Advertising and the Apple Tax
ALSO: my audit of 2022 in podcasting starts to take shape...
As the year draws to a close (and what a year it’s been) I’m in an increasingly reflective mood. So the final few editions of Future Proof for 2022 will probably have a slightly bigger scale. What are the primary issues facing digital media today? And how might they be resolved?
Today, I want to talk about advertising (and Apple).
For those of you to whom I’m just an email on the internet, I’m about to turn 30. This means I have been working in or around the media for about a decade, ranging from things like student newspapers to TV research, written criticism to my day job, podcast production. This is not, I should add, a very large amount of time, but one thing has been constant during that period: a belief that advertising is doomed. The demise of print advertising revenues had been heralded for many years – followed swiftly by the death of digital advertising (a death that has been more rapid but just as painful).
Podcasting, my “home industry” so to speak, was on a slightly delayed cycle here. By the time the first blogs were springing up, Google had already perfected its advertising placement mechanics, meaning that monetising (even for a few cents) a blog post was not massively challenging. But an equivalent mechanism was a long time coming in podcasting – and when it arrived, it did so just in time to see advertising CPMs (cost per thousand listens) disappearing down the toilet. And so the last few years, which I’ve spent in podcasting, have really been defined by one major question. Assuming that advertising revenue is not a sustainable business for the industry, how do we monetise a product that we have spent almost two decades giving away for free?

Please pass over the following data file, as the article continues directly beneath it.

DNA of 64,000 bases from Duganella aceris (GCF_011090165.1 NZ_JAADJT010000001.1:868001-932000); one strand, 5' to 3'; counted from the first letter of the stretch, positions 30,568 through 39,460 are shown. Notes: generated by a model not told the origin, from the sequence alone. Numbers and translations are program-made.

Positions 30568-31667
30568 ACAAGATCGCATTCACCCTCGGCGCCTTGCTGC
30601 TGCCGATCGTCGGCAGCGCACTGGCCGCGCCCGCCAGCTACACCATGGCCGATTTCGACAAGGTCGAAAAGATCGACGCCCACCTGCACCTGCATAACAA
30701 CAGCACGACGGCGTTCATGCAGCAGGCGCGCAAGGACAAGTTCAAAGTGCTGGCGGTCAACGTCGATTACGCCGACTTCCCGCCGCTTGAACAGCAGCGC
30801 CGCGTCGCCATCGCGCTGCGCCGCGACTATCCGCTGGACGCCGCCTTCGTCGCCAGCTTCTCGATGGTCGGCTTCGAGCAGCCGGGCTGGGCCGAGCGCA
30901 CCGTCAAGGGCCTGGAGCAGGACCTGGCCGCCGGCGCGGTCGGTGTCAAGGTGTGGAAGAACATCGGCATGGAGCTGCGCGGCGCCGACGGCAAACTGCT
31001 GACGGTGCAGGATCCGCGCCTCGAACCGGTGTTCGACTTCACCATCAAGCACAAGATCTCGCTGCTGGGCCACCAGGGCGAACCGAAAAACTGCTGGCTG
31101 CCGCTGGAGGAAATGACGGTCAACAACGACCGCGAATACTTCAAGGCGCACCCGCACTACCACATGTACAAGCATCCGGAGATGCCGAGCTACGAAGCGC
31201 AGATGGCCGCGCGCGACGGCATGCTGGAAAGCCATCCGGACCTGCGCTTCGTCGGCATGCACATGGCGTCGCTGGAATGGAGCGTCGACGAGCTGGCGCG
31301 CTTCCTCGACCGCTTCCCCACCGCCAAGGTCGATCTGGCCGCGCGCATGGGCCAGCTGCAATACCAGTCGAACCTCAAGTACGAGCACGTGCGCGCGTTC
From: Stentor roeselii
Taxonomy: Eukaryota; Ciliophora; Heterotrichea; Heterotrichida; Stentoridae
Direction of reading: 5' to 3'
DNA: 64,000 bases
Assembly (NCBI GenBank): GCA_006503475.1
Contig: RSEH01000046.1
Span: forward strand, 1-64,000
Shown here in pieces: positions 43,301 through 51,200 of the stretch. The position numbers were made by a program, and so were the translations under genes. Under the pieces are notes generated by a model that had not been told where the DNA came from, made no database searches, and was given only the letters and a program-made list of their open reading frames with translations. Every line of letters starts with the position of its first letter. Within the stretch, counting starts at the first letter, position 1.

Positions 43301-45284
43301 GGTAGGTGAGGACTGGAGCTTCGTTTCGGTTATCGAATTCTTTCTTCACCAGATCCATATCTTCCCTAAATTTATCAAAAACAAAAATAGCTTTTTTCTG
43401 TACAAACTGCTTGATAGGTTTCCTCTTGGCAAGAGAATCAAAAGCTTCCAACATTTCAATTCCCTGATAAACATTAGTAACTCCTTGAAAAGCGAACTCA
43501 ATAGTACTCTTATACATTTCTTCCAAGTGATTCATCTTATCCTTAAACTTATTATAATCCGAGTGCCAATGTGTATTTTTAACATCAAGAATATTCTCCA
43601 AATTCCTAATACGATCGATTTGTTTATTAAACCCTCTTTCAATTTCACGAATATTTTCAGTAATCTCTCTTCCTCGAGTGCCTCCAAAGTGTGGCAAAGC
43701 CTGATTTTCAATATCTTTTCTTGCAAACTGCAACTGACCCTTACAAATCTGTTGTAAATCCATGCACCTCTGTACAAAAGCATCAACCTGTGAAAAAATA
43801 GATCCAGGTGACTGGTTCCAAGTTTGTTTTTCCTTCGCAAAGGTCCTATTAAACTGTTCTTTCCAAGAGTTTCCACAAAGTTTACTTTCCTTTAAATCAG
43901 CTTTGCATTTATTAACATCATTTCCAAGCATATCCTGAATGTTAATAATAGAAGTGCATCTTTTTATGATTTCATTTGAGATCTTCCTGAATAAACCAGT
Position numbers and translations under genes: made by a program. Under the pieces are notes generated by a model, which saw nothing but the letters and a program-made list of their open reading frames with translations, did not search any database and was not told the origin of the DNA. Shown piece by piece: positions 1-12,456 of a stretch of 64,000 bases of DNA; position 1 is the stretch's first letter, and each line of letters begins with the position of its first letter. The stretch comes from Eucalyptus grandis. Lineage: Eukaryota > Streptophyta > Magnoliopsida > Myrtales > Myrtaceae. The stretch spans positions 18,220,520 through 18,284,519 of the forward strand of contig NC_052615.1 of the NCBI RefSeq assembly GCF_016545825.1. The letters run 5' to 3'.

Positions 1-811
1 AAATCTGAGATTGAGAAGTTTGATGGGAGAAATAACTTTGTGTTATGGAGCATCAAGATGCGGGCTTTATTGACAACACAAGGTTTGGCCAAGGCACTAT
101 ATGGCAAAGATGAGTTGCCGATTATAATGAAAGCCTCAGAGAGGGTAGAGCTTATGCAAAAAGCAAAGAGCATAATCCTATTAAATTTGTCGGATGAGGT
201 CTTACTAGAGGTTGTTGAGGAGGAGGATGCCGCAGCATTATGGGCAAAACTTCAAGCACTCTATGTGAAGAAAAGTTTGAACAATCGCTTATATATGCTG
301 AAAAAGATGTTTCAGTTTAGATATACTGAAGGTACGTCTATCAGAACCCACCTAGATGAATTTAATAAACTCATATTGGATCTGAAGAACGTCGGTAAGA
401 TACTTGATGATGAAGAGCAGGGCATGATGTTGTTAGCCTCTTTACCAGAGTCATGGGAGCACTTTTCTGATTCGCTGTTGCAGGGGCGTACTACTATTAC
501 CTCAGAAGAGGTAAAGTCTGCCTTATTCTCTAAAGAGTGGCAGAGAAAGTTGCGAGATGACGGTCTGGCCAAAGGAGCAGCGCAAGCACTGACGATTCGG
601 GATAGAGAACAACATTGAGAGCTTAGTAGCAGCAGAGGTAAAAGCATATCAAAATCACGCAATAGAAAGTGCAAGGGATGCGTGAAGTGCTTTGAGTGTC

But podcasting is just an, extreme, example industry. YouTube has far fewer issues with digital advertising (though, of course, you need 100,000+ subscribers before you can start to see any real revenue) for a simple reason: if I’m served an advert for the Jaguar F-Pace electric hybrid on YouTube, I can click on that advert and be delivered, moments later, to the same website where I can enter card details and spend however many thousands of dollars on the car. It’s essentially the dream that advertisers always had – that the consumer could see the advert and straight away action the purchase desire.
And yet… even with that element, which would’ve seemed like a fantasy to Don Draper, digital advertising is still in decline. And when you solve the biggest issue in advertising – the latency between product awareness and product purchase – and STILL can’t move the dial on your industry’s decline, you know the ship is sinking.
To move this conversation slightly away from podcasting, this has been the thrust of Elon Musk’s Twitter takeover. (I recognise that I am mentioning Mr Musk with alarming frequency on this newsletter, for which I apologise). But when he came into Twitter he wanted to transition the business away from being an advertising one, and towards being sales-driven. And though this seems deranged – and possibly the way he has handled that transition has been deranged – it is basically representative of every trend in digital media right now.
Not least the way that Musk has, in recent days, moved on from tweeting about Donald Trump and the culture wars, and started to focus his ire on Apple.
Apple vs Elon Musk is an interesting one. Musk is pitting it as Apple vs freedom of speech (“Apple has mostly stopped advertising on Twitter,” he tweeted. “Do they hate free speech in America?”) but, equally, this could be read as a battle between two of the world’s biggest companies: Apple, with a market cap of $2.65tn, and Tesla, market cap of $910bn (potentially #1 vs #6 biggest company in the world). What Musk is attempting to do is open up a discourse about Apple’s market dominance in the way that he has previously managed to open up new avenues of conversation about space travel, electric cars, whether you should have a handgun on your nightstand…etc.
But it’s a dangerous game, not least because Apple users and Tesla drivers are heavily intersecting groups – and both are fiercely partisan. Apple fanboys and Tesla propagandists stalk the web, but asking people to pick between the two might be like asking a Chinese football fan to choose between Manchester Utd and Barcelona. An impossible decision.